HS2 faces a £ 500 million lawsuit over the valuation of London real estate

The British HS2 high-speed rail project is facing a £ 500 million lawsuit. It is alleged that properties in the center of London were undervalued, which they had compulsorily bought to make room for the train line.

Sydney & London Properties, which owns four office buildings and land in front of the terminus of the HS2 Euston rail line, has accused the government-controlled company of failing to take into account the region's remediation potential when purchasing the property.

HS2 estimated the site at less than £ 200 million, but Sydney and London said they were worth at least £ 700 million. This would be the biggest mandate in terms of value in the history of the United Kingdom.

The complaint will raise concerns that the cost of the railway line could more than double GBP 56 billion and pave the way for claims by hundreds of other angry owners who believe their country is undervalued.

Michael Gross, founder of Sydney & London Properties, which belonged to the Euston site until its acquisition by HS2 last August, said it was "preparing the case, which in itself takes a long time and costs millions".

He added that his allegation was partly due to the desire to help hundreds of households and business owners who do not have the money to seek redress against HS2, including several in the vicinity of Euston Station.

"HS2 has misled Parliament and deprived large and small beneficiaries of fair, timely and equitable compensation," he said. "I know that I am the biggest claimant, but I have proven success in similar situations of pro bono struggle for victims who could not take care of themselves. This project was maltreated right from the start for structural and financial reasons. "

HS2 said it was appreciated that "disagreements take time to resolve. We have been working actively with Mr. Gross's team for several years and are always looking for a fair deal for both landlords and taxpayers. "

Are budget estimates credible?

The case will substantiate allegations by HS2 whistleblowers claiming that the state-owned company has misrepresented its budget and misled Parliament about the cost of buying property along its planned route.

HS2 told parliament that it would cost £ 2.8 billion to buy the land for the first phase of the line to Birmingham, but executives in HS2 claim they were ousted after warning because it more than doubled would cost, in part not all properties were included.

In September, the National Audit Office announced that the estimated costs of HS2 Ltd's land acquisition for Phase 1 of the project tripled to more than GBP 3 billion in six years, and warned that costs could continue to rise.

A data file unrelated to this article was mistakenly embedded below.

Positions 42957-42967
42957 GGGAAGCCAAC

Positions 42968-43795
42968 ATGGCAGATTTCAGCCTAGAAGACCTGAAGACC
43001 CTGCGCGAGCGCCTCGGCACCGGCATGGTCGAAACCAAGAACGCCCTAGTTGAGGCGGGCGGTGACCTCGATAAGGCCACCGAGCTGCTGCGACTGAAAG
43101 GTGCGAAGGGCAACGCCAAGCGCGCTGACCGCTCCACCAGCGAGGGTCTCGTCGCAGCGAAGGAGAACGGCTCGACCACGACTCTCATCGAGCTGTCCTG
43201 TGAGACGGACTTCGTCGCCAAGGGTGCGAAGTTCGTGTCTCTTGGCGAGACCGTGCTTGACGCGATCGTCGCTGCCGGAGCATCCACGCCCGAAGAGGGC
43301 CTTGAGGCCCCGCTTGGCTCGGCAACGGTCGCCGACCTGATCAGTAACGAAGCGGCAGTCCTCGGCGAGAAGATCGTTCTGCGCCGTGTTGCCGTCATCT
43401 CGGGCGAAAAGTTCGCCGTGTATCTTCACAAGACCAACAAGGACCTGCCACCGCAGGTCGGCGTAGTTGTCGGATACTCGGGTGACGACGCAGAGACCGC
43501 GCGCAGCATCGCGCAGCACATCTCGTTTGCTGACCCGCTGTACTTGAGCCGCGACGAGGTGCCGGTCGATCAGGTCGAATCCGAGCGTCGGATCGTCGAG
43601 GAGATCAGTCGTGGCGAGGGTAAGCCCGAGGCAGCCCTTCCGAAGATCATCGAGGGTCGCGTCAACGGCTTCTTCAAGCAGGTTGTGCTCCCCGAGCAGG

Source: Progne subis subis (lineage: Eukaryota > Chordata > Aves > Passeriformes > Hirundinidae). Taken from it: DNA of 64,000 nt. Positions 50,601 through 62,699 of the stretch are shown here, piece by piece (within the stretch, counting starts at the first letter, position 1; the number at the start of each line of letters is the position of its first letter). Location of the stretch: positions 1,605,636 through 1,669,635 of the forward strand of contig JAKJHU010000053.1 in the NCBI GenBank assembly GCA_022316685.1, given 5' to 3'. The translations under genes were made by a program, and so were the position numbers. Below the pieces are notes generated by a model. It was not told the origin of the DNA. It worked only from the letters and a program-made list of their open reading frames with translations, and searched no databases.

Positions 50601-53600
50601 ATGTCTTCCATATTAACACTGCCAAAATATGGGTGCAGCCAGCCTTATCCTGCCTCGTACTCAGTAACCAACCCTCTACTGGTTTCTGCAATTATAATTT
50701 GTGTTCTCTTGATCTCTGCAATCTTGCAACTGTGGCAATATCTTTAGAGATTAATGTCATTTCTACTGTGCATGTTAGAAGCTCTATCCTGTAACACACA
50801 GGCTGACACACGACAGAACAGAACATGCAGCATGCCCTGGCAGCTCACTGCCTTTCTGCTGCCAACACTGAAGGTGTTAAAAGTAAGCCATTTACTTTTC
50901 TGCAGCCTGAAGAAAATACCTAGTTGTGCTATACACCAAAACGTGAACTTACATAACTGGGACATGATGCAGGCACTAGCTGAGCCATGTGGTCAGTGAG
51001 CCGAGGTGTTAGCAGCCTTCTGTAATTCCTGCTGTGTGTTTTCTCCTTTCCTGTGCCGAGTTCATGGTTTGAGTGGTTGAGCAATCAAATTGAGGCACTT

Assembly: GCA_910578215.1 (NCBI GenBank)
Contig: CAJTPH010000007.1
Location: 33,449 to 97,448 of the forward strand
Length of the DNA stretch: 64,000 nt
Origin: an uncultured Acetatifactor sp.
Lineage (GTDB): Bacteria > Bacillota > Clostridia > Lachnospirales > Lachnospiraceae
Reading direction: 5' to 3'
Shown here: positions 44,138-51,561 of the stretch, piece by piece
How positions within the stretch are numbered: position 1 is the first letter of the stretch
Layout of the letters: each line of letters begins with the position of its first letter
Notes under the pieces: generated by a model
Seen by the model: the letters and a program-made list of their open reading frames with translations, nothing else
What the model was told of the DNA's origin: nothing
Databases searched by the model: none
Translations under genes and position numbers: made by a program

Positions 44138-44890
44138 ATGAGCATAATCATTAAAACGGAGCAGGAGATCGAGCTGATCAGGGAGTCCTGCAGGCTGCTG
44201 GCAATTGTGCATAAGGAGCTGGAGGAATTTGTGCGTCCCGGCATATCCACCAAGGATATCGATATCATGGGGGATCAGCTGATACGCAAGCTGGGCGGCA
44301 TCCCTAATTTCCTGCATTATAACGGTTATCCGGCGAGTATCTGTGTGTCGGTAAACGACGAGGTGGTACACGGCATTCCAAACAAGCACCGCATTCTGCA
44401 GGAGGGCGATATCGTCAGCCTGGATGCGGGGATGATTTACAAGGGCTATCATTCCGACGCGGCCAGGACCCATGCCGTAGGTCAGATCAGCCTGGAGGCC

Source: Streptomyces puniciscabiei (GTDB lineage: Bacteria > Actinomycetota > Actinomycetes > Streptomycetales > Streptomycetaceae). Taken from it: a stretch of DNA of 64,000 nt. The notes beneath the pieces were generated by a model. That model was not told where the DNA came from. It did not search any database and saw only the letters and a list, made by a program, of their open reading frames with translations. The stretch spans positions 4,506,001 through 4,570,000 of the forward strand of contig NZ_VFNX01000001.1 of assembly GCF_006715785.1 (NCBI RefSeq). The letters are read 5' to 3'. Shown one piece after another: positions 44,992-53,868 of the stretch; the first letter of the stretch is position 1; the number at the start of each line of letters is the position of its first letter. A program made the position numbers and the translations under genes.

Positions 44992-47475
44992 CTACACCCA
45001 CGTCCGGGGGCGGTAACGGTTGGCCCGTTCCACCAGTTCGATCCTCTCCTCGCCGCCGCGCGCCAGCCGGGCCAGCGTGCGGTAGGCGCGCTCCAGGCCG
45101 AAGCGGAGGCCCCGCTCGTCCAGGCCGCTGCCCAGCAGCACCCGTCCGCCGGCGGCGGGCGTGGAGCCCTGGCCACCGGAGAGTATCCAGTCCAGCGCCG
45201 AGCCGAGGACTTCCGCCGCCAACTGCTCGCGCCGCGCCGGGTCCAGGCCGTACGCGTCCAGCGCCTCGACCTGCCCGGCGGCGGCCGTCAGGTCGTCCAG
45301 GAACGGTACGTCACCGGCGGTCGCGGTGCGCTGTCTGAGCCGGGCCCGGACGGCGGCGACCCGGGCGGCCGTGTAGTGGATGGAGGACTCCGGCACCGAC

HS2 Ltd was also criticized for delaying in granting compensation to residents after land was forcibly acquired. As a result, some businesses struggle to survive and homeowners depend on friends and family to stay in homes because they can not pay rent or buy new homes.

The only remedy for a claimant who disagrees with the assessment or who faces a delay in payment is the district court, which consists of a Supreme Court judge working with appraisers. The process is lengthy and expensive and beyond the means of most applicants.

How much does it cost in the end?

Michael Byng, an Infrastructure Consultant who has developed the method used by Network Rail to calculate his project costs, estimates that the cost of HS2 is likely to be almost double that of £ 104bn, including the extensions from Birmingham to Manchester and London Manchester Leeds

HS2 said, "HS2's land acquisition program remains on track and costs are in the budget."

Sydney & London, along with their partner Related, has spent $ 25 billion developing New York's Hudson Yards and acquired the 304,420-square-foot Euston site. He had his own plan for the redesign of a larger area around Euston, including shops and apartments, designed commercial offices and leisure. However, the company lost the competition to redevelop the site to Australian developer Lendlease, who has now commenced operations.

Even before the construction of HS2, Euston is overcrowded, providing more than three times the volume of passenger traffic it opened in 1968 after reopening. Although demolition work on the site has already begun, HS2 still has to submit a final plan for the station and has delayed the awarding of works contracts.

There are also concerns about how the station will handle passenger traffic without Crossrail 2, which is unlikely within the next decade. The call to end the high-speed rail project escalated when it emerged that the taxpayer-funded company is considering slower speeds and fewer trains as concerns about rising project costs increase.